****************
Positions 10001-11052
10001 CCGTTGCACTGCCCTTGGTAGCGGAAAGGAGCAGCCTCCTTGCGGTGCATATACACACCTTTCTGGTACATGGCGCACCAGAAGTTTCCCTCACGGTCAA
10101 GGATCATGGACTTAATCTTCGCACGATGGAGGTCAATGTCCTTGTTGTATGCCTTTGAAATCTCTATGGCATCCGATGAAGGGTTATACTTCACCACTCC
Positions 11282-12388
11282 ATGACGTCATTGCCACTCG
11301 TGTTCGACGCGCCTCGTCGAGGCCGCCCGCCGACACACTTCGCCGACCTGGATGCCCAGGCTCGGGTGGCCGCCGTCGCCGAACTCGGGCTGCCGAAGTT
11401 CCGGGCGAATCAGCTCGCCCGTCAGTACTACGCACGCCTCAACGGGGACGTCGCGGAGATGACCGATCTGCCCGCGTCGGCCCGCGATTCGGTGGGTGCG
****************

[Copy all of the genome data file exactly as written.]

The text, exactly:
Positions 10001-11052
10001 CCGTTGCACTGCCCTTGGTAGCGGAAAGGAGCAGCCTCCTTGCGGTGCATATACACACCTTTCTGGTACATGGCGCACCAGAAGTTTCCCTCACGGTCAA
10101 GGATCATGGACTTAATCTTCGCACGATGGAGGTCAATGTCCTTGTTGTATGCCTTTGAAATCTCTATGGCATCCGATGAAGGGTTATACTTCACCACTCC
Positions 11282-12388
11282 ATGACGTCATTGCCACTCG
11301 TGTTCGACGCGCCTCGTCGAGGCCGCCCGCCGACACACTTCGCCGACCTGGATGCCCAGGCTCGGGTGGCCGCCGTCGCCGAACTCGGGCTGCCGAAGTT
11401 CCGGGCGAATCAGCTCGCCCGTCAGTACTACGCACGCCTCAACGGGGACGTCGCGGAGATGACCGATCTGCCCGCGTCGGCCCGCGATTCGGTGGGTGCG